- Blog post
Is your sales management style killing results?
We’ve all heard of Situational Leadership—the notion that every sales management challenge is different and you can’t use the same managerial style all the time. And yet too many sales managers are still One-Trick Ponies. They only use one management approach.
One-Trick Pony sales managers pat themselves on the back for consistency. “People know where I stand,” they tell themselves. The problem is they’re often standing in the way. They never learned that to be an effective manager, you must master a broad repertoire of managerial styles and have the ability to analyze a situation and deploy precisely the right style.
There are lots of good managerial style models out there. This article isolates six distinct sales management styles. Here they are, with an example of when each is effective and when it isn’t.
Command & Control: “I know what’s best, you don’t”
– Effective with brand new reps or in emergencies where the manager needs to take control of a high-volume sale.
– Ineffective when managing star sellers.
Goal-Setting: “I’m the leader. Here’s the strategy”
– Effective if you deploy resources in pursuit of the right goal.
– Ineffective if you set the wrong goals and send your team in the wrong direction.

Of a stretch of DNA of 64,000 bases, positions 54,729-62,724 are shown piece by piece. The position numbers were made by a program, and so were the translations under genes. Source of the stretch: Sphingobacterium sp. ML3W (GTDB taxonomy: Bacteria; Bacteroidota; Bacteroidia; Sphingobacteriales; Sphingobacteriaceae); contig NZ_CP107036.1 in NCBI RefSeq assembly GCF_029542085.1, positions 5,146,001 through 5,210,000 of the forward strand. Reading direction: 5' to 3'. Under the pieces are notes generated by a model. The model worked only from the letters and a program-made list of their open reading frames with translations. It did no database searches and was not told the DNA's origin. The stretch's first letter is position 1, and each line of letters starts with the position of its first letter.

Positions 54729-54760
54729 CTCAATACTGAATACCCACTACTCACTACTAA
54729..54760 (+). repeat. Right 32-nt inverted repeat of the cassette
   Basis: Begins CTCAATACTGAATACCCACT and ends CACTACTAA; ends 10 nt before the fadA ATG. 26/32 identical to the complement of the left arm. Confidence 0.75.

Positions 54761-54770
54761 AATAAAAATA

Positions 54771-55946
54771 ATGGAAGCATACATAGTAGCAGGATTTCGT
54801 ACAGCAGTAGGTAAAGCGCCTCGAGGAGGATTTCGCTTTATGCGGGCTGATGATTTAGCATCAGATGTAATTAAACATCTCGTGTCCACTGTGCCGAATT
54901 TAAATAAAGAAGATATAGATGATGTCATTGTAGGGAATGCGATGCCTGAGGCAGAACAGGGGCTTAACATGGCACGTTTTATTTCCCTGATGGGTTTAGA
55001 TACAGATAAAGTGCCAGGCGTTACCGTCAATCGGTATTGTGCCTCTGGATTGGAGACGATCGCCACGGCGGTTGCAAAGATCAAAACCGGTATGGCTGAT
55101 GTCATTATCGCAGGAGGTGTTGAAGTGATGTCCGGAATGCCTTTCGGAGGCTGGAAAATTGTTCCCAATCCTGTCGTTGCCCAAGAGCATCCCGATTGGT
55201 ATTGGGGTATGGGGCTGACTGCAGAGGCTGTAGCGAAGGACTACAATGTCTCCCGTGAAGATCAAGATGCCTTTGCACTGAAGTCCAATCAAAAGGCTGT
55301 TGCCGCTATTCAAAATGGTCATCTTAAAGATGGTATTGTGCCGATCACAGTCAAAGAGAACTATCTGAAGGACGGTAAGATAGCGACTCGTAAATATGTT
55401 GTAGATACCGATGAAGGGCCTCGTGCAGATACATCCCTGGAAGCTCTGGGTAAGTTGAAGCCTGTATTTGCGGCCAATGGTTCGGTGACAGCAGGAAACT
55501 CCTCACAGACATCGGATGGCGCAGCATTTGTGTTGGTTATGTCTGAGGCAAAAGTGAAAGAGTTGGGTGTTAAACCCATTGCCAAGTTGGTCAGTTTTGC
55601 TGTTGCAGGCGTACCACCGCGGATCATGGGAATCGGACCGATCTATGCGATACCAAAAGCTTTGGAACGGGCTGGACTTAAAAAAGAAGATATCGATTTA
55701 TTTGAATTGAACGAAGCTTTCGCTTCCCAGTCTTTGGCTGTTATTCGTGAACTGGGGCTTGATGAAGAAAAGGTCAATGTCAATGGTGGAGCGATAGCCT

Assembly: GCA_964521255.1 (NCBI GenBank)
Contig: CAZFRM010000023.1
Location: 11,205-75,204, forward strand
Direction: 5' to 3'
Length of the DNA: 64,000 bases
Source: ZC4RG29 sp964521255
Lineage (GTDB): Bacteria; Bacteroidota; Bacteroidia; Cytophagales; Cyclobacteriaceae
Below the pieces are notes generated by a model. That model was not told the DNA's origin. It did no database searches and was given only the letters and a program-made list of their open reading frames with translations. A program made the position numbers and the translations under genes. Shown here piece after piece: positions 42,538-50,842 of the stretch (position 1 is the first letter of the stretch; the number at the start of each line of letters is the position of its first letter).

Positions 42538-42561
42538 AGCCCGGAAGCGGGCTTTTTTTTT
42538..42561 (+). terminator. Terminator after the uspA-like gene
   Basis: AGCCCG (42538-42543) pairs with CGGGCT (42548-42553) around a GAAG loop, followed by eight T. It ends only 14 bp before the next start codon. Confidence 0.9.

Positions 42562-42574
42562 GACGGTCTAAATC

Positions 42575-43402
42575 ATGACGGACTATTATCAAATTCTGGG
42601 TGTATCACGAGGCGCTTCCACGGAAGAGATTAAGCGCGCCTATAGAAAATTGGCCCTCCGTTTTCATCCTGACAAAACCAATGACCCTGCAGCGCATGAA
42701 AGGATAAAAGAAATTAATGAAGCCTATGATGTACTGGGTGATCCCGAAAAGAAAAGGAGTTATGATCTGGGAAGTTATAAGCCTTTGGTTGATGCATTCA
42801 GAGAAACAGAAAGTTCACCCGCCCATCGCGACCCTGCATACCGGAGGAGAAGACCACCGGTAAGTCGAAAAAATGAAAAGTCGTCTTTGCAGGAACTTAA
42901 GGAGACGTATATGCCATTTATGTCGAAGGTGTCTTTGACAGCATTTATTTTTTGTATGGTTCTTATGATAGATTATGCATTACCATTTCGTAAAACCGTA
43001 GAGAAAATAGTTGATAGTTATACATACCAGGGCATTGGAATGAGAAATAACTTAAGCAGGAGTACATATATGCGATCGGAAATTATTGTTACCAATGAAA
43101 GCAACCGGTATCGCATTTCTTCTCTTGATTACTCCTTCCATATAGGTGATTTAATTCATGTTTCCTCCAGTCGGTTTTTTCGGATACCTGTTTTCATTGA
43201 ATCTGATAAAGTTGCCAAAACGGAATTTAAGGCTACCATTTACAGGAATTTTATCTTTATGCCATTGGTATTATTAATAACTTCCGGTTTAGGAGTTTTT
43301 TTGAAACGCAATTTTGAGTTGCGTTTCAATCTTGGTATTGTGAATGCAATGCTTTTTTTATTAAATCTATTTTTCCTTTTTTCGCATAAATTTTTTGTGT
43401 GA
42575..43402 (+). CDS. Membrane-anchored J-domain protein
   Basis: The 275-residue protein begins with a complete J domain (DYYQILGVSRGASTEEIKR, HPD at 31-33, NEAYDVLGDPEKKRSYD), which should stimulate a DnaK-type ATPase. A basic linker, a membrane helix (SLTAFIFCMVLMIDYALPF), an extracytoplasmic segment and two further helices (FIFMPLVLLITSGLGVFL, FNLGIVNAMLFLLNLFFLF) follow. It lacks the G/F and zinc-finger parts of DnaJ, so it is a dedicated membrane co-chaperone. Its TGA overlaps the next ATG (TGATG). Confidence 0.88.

Democratic: “Let’s work together”
– Effective when planning how to execute the strategy.
– Ineffective in emergencies where the manager needs to take control of a high-impact sale.
Relating: “I’m interested in you as a person”
– Effective when your goal is to boost morale or create a friendly work environment.
– Ineffective when a rep is really struggling and needs firm direction.
Hands On: “You’re stuck. Let me fix it for you”
-Effective when a sales rep needs you to “model the way” and, for example, close a sale for him or her
-Ineffective with strong salespeople who need to figure things out on their own.
Coaching: “Let me teach you how to fish”
-Effective whenever your time investment will yield a payoff.
-Ineffective when an employee lacks the ability or willingness to master the selling skill you’re teaching.
The next time you face a sales management challenge, choose your style carefully.
photo credit: ReneS